This is a special in memoriam episode of the podcast, dedicated to one the brightest stars in the constellation of British music, George Michael. And specifically, dedicated to his fascinating relationship with his most iconic of totems - the leather jacket.
Every day of the holiday season, there is probably someone in your neighborhood watching or reading some version of A Christmas Carol. If you think about it, that means that (outside of World War II) we probably see early Victorian England as often as any other time period. What has kept the story so vital? What is the key to Scrooge's enduring appeal, and how did a young Charles Dickens engender so much empathy for such a miserable man? Maybe it's because he saw more than little bit of himself in the striving workaholic.
Remembrance poppies are unmissable in the United Kingdom, and in the Commonwealth nations. How ironic is it, then, that the two women who championed the poppy are from the United States and France, two countries where the poppy has largely faded into obscurity? This is the story of those two Poppy Ladies, Moina Michael and Anna Guerin; the story of the World War I poem that inspired them; and the story of the poppy enchanting me with its simple elegance, its powerful symbolism, but also... scaring me a little.
Amid the carnage at the Second Battle of Ypres, mourning a young comrade, Colonel John McCrae wrote a poem that would forever change the poppy into symbol of remembrance. Not that it didn't take some legwork. American Moina Michael wrote a response verse and promised to wear a poppy forevermore. She also signed away her work to a lecture bureau in hopes that her idea would take hold.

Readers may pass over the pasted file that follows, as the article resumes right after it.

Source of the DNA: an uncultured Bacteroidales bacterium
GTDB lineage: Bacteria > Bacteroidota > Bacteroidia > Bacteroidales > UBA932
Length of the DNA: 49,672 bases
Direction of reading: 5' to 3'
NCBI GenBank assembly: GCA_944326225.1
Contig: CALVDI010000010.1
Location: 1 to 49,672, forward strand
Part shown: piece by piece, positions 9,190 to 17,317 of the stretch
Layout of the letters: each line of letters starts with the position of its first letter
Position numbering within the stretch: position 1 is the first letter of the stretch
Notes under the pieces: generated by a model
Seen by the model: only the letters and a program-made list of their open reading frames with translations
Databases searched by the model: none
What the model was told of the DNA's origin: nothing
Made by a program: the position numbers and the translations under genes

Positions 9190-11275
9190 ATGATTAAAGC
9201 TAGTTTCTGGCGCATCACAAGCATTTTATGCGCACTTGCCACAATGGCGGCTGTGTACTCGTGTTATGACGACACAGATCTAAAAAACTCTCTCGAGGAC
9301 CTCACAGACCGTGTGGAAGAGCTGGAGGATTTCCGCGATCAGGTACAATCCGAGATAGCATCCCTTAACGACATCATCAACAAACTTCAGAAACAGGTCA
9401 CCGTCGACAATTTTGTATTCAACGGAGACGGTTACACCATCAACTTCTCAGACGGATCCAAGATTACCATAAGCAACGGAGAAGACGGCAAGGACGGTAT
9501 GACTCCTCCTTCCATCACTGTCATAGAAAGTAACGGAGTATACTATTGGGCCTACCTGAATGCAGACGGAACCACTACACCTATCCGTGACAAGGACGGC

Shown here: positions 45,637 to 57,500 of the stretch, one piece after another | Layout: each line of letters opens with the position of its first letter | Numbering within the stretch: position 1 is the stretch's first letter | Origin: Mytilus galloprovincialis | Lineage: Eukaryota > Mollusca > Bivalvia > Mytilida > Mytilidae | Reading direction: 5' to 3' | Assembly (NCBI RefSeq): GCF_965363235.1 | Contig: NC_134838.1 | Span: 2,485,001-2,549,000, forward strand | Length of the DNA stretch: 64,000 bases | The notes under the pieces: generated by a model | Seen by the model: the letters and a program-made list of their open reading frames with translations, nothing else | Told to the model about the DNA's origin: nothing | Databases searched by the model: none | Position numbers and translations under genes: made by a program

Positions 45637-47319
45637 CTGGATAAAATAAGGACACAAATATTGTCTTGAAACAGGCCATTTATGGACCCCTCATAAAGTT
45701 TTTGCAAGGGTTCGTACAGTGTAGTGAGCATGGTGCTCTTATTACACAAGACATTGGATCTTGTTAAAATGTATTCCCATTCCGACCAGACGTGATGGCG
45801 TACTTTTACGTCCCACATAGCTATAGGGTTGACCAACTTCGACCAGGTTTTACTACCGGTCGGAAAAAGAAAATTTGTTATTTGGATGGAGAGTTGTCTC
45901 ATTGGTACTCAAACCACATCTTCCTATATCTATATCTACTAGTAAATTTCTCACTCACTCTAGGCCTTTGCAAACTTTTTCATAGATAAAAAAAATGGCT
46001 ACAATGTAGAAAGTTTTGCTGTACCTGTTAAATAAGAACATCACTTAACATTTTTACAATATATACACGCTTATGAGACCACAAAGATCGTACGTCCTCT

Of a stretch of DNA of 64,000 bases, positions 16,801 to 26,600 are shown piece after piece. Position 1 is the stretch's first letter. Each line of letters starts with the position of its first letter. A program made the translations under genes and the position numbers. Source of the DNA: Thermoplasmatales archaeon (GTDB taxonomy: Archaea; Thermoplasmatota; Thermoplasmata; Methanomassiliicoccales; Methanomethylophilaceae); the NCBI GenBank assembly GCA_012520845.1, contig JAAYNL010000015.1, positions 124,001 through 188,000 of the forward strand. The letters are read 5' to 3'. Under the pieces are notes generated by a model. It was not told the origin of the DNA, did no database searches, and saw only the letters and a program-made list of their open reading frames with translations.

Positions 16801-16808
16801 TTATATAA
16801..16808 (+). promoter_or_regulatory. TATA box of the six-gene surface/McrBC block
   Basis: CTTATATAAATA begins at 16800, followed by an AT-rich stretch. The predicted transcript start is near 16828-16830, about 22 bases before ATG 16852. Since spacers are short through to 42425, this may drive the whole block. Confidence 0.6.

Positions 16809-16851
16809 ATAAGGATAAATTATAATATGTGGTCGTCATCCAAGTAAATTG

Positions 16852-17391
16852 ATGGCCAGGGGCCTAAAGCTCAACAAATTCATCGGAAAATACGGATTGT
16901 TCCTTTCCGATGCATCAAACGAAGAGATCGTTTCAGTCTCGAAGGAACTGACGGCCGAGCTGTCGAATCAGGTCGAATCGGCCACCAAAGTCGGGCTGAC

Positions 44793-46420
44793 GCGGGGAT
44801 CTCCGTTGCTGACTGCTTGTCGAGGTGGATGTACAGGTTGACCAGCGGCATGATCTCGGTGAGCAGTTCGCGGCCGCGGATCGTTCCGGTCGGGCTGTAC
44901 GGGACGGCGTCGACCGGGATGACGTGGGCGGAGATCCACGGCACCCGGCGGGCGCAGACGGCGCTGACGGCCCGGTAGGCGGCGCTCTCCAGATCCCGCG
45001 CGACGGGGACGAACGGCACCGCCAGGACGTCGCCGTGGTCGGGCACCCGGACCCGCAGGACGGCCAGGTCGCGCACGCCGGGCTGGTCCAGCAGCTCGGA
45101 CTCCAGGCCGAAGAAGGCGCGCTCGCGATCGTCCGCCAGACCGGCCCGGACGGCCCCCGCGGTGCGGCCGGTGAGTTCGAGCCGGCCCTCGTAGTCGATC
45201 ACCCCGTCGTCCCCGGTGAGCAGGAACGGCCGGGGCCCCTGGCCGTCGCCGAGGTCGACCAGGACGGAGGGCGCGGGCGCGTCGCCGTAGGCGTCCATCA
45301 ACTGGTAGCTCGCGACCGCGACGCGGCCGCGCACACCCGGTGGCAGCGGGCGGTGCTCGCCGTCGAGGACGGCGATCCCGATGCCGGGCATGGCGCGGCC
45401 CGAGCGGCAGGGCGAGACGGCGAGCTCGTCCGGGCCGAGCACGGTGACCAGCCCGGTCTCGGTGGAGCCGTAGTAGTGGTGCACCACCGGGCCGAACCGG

That's where she hit a roadblock. Getting into business meant making the poppy into something more... complex. The Liberty Emblem didn't catch on, and by the time Moina was back in the game, another woman was being praised as "The Poppy Lady."
Anna Guerin had been touring the United States as a lecturer since the start of the war, and was now hosting Poppy Days as a representative of La Ligue Americaine Francaise des Enfants. Soon after ensuring the American Legion would use artificial poppies made by French widows, she and her representatives set up similar deals in Britain, Canada, Australia, New Zealand... Anna was busy.
The relationship between the two Poppy Ladies did not truly boil over into disdain until Moina focused on writing her autobiography, shoring up her legacy as the true Poppy Lady. Anna refused to give Moina permission to use her name and words until she could see what Moina was planning to say about her. And so, in the finished book, The Miracle Flower, Anna is only referred to in veiled terms like "the French visitor." Which makes it seem like Moina couldn't even bring herself to say the name Anna Guerin. And by that point, hey, maybe she couldn't.
Poppies are everywhere today in England, and not just in November. This picture was taken in Salisbury cathedral, where regiments are commemorated with wreaths.
And in Westminster Abbey, where the Unknown Soldiers tomb is surrounded by red poppies, another tomb in Poet's Corner commemorates all the War Poets, including Rupert Brooke.